Astronaut Health Studies to Enable Space Exploration
Scientists led by University of Calgary have researched bone loss in astronauts. An important question is whether bone loss can be reversed after returning to Earth.
"Bone loss happens in humans - as we age, get injured, or any scenario where we can't move the body, we lose bone," says researcher Leigh Gabel in a press release issued by University of Calgary. "Understanding what happens to astronauts and how they recover is incredibly rare. It lets us look at the processes happening in the body in such a short time frame. We would have to follow someone for decades on Earth to see the same amount of bone loss.”
Bone loss happens in space because bones that would normally be weight-bearing on Earth, like leg bones, don't have to carry weight in microgravity. Like other astronaut health issues, bone loss depends on the individual. And there are different responses.
Their study is now published in Scientific Reports. It has followed 17 astronauts before and after spaceflight over the last seven years to understand whether bone recovers after long-duration spaceflight.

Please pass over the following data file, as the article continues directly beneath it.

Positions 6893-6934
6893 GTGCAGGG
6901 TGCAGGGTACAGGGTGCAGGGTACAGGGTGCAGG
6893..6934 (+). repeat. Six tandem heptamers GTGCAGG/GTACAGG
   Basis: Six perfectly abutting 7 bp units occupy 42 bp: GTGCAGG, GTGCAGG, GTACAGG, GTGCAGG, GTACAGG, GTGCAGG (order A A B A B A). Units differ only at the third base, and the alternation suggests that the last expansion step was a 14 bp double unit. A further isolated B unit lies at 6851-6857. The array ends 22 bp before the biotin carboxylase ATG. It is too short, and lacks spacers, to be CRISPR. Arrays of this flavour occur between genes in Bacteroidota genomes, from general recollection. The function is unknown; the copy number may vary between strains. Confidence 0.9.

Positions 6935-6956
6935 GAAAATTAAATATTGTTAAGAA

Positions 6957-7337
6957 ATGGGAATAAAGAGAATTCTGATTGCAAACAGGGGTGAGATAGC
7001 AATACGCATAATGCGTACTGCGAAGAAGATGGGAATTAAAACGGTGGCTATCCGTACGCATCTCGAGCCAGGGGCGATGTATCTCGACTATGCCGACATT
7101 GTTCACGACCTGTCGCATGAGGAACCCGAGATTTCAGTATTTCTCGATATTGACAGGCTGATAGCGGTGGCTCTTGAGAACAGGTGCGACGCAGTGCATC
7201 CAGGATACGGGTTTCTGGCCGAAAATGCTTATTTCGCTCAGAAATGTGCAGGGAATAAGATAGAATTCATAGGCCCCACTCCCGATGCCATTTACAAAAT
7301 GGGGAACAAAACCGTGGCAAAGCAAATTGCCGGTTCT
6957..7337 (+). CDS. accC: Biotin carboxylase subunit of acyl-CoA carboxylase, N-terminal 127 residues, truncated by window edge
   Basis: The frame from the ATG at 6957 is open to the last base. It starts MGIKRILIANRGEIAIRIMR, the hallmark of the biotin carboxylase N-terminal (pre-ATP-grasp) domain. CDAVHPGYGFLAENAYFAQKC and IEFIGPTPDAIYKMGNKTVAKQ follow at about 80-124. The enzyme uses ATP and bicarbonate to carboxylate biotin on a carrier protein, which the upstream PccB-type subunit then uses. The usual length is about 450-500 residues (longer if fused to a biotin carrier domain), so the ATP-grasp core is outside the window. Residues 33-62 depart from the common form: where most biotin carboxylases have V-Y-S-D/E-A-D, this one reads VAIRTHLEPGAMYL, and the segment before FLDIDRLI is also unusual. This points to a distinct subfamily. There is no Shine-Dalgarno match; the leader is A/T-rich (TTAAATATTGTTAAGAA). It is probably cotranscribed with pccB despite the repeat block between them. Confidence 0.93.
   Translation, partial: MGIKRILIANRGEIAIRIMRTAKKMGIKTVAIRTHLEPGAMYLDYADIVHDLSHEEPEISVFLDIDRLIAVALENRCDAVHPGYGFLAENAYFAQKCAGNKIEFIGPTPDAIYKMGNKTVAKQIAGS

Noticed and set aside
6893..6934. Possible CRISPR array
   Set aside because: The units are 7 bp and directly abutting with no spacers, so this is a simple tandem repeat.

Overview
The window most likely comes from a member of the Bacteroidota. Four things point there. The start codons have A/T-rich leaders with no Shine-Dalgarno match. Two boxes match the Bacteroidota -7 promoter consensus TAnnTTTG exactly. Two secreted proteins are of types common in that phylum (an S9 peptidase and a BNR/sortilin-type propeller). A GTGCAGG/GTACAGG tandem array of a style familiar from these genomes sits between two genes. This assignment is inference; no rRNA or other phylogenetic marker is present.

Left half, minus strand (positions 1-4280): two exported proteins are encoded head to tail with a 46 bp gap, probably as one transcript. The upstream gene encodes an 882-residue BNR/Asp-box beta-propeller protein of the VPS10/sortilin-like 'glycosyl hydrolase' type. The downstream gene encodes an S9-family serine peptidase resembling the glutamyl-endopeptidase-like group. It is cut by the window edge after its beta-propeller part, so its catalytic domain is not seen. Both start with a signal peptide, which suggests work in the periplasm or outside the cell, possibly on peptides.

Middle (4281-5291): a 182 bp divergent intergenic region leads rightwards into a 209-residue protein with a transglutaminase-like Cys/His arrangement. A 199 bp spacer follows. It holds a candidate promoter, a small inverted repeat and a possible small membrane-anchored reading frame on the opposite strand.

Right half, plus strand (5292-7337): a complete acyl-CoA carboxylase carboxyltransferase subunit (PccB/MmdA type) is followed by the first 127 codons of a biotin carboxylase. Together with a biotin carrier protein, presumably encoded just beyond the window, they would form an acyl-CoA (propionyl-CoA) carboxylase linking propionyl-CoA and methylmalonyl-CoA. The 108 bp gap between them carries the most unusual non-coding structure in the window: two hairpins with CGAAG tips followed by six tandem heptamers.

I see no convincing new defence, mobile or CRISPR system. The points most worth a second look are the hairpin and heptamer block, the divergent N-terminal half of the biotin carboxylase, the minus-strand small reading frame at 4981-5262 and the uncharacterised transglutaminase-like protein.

Some astronauts have trouble walking due to weakness and lack of balance after returning from spaceflight, explains lead researcher Steven Boyd. But others are immediately able to ride a bike. Some astronauts who flew on shorter missions, under six months, recovered bone strength and density in the lower body better than those who flew for longer durations.
Weight-bearing bones only partially recovered in most astronauts one year after spaceflight. This suggests, explains Gabel, that “the permanent bone loss due to spaceflight is about the same as a decade worth of age-related bone loss on Earth."
Astronaut Robert Thirsk, former Chancellor of University of Calgary, has direct personal experience. "Just as the body must adapt to spaceflight at the start of a mission, it must also readapt back to Earth's gravity field at the end," he says. "Fatigue, light-headedness, and imbalance were immediate challenges for me on my return. Bones and muscles take the longest to recover following spaceflight. But within a day of landing, I felt comfortable again as an Earthling."
Others haven’t been so lucky. But I think we should consider bone and muscle loss, and other adverse health effects of human spaceflight, as important problems to be solved. Living and working in space affects the human body in ways that must be better understood to enable long term space exploration and expansion, which is important for the future of humanity.
"Astronauts will venture to deep space this decade and, in the coming centuries, humanity will populate other star systems,” is the powerful conclusion offered by Thirsk. “Let's push back the frontiers of space exploration now to make this vision possible."
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